Canine rehabilitation, dog physical therapy, physical rehabilitation: it doesn’t matter what you call it, it all means helping your dog be pain free, move better, and get stronger. It is a relatively new but quickly growing field in veterinary care especially for your canine companion. Rehabilitation is most commonly thought of after a surgery, to help manage post op pain, and help them return to being a dog. Those dogs absolutely benefit from a progressive program, but so do many other dogs. Those that are suffering from arthritis, general aging related difficulties, soft tissue injury can benefit greatly, and many can even benefit from rehab prior to surgery to help speed up their recovery.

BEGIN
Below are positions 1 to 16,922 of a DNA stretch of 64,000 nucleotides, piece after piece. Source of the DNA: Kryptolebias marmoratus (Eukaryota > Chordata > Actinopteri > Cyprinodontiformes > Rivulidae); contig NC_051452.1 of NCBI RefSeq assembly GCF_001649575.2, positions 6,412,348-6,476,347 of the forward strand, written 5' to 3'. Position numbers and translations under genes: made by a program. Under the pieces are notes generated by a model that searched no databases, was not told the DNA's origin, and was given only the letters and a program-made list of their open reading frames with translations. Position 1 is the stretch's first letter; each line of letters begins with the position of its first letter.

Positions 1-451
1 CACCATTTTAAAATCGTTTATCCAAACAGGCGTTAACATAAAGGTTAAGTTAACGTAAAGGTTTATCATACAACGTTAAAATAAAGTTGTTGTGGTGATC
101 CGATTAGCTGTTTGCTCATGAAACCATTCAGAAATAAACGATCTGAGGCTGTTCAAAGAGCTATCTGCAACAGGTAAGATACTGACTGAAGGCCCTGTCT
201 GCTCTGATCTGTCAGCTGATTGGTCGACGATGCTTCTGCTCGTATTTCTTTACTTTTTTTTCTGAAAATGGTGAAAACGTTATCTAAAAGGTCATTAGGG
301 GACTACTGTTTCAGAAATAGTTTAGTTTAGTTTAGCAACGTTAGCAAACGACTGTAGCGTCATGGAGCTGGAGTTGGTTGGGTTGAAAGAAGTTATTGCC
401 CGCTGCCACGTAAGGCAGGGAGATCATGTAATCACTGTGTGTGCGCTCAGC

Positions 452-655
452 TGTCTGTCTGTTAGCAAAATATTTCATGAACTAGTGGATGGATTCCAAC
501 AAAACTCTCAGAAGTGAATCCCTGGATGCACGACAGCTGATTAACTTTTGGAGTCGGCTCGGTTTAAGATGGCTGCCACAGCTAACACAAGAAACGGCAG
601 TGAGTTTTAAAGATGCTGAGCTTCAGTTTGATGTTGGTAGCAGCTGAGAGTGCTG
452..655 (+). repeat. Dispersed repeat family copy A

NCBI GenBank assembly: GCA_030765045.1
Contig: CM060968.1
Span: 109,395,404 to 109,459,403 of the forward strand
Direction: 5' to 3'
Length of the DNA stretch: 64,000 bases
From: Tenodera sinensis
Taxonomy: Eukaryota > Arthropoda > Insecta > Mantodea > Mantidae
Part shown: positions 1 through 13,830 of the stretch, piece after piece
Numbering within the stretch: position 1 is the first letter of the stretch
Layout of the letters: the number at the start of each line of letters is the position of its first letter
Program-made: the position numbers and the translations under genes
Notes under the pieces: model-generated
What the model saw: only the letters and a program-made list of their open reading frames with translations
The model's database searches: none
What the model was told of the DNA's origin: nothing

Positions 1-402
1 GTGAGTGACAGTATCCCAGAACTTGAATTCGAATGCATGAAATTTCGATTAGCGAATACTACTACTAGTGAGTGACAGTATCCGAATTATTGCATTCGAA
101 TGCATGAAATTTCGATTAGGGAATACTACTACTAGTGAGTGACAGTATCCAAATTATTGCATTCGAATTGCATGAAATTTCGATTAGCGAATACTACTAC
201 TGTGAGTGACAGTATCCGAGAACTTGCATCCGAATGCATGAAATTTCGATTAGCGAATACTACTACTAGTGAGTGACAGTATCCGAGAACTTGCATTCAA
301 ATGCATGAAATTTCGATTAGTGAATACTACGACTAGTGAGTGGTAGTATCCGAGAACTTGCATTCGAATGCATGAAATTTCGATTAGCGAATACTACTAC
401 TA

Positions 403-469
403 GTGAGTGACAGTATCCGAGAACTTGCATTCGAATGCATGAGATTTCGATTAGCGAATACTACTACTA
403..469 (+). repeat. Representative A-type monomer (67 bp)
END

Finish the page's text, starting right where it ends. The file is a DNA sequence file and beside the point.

Following a similar model to human physical therapy, the first goal is always pain management. You may think your dog is not in pain, but there are many subtle signs that say otherwise such as a subtle limp or favoring of one limb, panting, limited range of motion of a joint, tenderness around a joint or muscle, lack of desire to participate in running, jumping and other activities. A Certified Canine Rehab Therapist can help identify the location and involved tissues, as well as compensatory dysfunction, think tightness in the back and unaffected limb due to limping.